Tag: Unidentified Moray Eel (Muraenidae sp.)

A small Moray Eel (Muraenidae sp.) pops its head out of a burrow in the sand at Mae Haad/Koh Ma beach.

As yet i've been unable to identify this species either online of in any reference books.

Not only does it differ physically from other local Moray species, its choice of habitat is unusual also.

I found two or three individuals in close proximity to each other in the murky outer slope, at a depth of around 12m.

One or more individuals appeared to inhabit a small tunnel at the base of a bowl-like pit in the silty substrate.

As yet, i haven't seen this species on the reef flat (which consists of a more sand/silt substrate) at Mae Haad, or at any other location.

Since only the head was visible, it is difficult to estimate the overall length, although its diameter was not much more than my thumb.

The most distinctive characteristics of this species (from what could be seen) were the tiny, brown/golden spots which created a "speckled" appearance on the dorsal area of the body and the pale/white eyes.

These spots faded ventrally, with the underside of the Eel being unmarked and pale brown - white, although it is very possible that the "speckled" markings may cover more of the ventral area along the length of the body.

The elongated nostrils (also known as nares) which are characteristic of Moray Eels, are visible at the end of the snout.

A small Moray Eel (Muraenidae sp.) pops its head out of a burrow in the sand at Mae Haad/Koh Ma beach.

As yet i've been unable to identify this species either online of in any reference books.

Not only does it differ physically from other local Moray species, its choice of habitat is unusual also.

I found two or three individuals in close proximity to each other in the murky outer slope, at a depth of around 12m.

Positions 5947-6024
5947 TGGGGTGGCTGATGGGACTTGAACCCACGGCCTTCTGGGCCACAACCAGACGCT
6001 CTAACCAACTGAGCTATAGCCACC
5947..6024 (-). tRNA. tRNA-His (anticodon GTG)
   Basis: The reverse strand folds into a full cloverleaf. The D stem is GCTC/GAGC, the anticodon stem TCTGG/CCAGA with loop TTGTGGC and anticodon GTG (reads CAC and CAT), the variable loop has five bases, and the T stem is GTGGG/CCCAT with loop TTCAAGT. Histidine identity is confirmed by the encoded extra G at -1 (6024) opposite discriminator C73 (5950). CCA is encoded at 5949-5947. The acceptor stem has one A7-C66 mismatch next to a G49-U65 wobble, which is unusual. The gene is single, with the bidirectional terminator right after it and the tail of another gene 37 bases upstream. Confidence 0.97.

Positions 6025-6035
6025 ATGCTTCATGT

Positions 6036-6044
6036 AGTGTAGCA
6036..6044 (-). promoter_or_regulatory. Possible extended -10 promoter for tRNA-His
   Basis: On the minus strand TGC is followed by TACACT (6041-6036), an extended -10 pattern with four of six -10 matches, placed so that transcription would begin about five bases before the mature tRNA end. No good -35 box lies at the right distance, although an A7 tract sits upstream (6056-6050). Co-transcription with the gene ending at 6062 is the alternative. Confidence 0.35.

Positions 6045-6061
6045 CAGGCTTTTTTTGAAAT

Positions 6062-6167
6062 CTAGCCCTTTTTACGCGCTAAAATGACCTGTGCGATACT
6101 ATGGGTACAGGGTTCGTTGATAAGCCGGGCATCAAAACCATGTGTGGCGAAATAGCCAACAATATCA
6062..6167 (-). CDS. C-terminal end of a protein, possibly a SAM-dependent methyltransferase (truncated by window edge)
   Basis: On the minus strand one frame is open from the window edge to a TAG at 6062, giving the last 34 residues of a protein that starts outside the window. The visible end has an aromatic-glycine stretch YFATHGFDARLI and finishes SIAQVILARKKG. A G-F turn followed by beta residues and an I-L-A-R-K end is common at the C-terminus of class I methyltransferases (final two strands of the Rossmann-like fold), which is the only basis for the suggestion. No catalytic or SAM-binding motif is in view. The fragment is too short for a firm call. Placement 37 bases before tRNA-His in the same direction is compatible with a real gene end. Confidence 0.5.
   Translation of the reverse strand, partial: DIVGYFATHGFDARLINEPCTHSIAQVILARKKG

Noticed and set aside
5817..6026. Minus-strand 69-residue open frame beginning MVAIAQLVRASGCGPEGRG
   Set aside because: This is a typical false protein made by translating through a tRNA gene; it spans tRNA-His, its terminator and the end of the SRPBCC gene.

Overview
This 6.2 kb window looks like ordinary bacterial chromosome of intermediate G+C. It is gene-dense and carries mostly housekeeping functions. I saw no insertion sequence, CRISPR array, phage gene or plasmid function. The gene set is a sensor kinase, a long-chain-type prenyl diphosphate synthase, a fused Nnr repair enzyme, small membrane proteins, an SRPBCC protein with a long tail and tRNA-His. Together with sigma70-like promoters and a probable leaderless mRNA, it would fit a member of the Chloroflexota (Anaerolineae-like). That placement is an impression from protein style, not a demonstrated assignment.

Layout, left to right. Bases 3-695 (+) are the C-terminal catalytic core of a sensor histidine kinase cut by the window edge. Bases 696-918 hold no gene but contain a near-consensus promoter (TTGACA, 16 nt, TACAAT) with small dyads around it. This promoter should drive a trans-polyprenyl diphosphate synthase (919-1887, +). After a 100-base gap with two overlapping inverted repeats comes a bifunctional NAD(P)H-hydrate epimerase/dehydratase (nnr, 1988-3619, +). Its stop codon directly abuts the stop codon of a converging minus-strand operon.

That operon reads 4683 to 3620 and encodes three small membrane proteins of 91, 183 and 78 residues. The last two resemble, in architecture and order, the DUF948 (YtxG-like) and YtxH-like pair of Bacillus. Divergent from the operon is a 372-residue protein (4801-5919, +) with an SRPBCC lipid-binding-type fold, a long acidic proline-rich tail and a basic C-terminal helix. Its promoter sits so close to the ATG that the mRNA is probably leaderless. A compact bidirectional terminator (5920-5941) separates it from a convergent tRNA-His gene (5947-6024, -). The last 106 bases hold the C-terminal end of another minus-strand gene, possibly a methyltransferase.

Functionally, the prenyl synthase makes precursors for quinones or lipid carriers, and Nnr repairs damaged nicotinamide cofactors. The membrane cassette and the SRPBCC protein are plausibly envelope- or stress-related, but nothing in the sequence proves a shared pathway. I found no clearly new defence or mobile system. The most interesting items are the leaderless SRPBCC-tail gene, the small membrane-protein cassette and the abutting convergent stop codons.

One or more individuals appeared to inhabit a small tunnel at the base of a bowl-like pit in the silty substrate.

As yet, i haven't seen this species on the reef flat (which consists of a more sand/silt substrate) at Mae Haad, or at any other location.

Since only the head was visible, it is difficult to estimate the overall length, although its diameter was not much more than my thumb.

The most distinctive characteristics of this species (from what could be seen) were the tiny, brown/golden spots which created a "speckled" appearance on the dorsal area of the body and the pale/white eyes.

These spots faded ventrally, with the underside of the Eel being unmarked and pale brown - white, although it is very possible that the "speckled" markings may cover more of the ventral area along the length of the body.

The elongated nostrils (also known as nares) which are characteristic of Moray Eels, are visible at the end of the snout.

Alan's picture
Unidentified Moray Eel (Muraenidae sp.)

A small Moray Eel (Muraenidae sp.) pops its head out of a burrow in the sand at Mae Haad/Koh Ma beach.